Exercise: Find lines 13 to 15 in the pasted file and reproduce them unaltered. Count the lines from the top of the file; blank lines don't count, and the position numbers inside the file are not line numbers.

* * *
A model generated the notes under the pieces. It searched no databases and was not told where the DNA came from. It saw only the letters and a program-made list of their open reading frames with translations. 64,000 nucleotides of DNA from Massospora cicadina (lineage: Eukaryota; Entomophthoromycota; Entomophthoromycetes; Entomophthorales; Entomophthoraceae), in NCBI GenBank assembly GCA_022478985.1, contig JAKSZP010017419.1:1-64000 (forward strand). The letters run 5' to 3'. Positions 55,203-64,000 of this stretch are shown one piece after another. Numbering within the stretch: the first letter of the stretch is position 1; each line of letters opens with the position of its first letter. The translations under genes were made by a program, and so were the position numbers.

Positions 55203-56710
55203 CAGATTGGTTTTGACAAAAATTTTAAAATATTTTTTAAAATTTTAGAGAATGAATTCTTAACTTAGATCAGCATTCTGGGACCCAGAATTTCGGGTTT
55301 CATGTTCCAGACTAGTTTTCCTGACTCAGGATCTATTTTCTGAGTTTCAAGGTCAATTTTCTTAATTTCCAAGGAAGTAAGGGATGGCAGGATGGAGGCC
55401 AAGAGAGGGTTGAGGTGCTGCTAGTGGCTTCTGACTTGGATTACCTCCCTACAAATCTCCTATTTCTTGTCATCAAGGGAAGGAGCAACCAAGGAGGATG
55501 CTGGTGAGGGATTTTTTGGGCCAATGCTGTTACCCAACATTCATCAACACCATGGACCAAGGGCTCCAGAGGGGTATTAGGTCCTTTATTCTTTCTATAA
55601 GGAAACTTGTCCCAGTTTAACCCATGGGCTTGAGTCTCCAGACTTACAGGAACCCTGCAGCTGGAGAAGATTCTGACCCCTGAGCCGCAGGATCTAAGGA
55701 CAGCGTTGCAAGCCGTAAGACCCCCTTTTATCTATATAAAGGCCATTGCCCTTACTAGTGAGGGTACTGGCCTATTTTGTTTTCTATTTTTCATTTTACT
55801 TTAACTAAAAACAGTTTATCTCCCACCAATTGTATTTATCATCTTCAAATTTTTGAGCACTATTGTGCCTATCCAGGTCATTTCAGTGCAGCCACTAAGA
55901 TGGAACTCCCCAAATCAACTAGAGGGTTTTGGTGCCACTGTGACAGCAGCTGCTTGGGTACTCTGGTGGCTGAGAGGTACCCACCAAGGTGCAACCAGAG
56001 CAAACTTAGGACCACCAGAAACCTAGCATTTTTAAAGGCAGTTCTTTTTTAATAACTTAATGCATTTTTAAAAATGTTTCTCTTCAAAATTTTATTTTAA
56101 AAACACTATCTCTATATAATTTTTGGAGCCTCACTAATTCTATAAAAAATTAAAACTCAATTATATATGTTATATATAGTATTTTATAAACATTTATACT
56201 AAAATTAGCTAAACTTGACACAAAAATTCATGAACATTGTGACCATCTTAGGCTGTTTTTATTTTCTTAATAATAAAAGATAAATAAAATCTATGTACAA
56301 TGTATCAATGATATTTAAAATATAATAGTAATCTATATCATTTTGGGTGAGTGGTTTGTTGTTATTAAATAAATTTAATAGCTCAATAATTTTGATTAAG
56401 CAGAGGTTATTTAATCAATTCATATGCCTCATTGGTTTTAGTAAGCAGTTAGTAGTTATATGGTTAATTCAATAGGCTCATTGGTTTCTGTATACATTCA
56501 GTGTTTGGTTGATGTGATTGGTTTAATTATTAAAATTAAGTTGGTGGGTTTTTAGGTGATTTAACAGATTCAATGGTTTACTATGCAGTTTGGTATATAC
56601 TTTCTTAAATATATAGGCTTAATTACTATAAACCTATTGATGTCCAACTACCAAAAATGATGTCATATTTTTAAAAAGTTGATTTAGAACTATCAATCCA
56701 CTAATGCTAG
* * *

56201 AAAATTAGCTAAACTTGACACAAAAATTCATGAACATTGTGACCATCTTAGGCTGTTTTTATTTTCTTAATAATAAAAGATAAATAAAATCTATGTACAA
56301 TGTATCAATGATATTTAAAATATAATAGTAATCTATATCATTTTGGGTGAGTGGTTTGTTGTTATTAAATAAATTTAATAGCTCAATAATTTTGATTAAG
56401 CAGAGGTTATTTAATCAATTCATATGCCTCATTGGTTTTAGTAAGCAGTTAGTAGTTATATGGTTAATTCAATAGGCTCATTGGTTTCTGTATACATTCA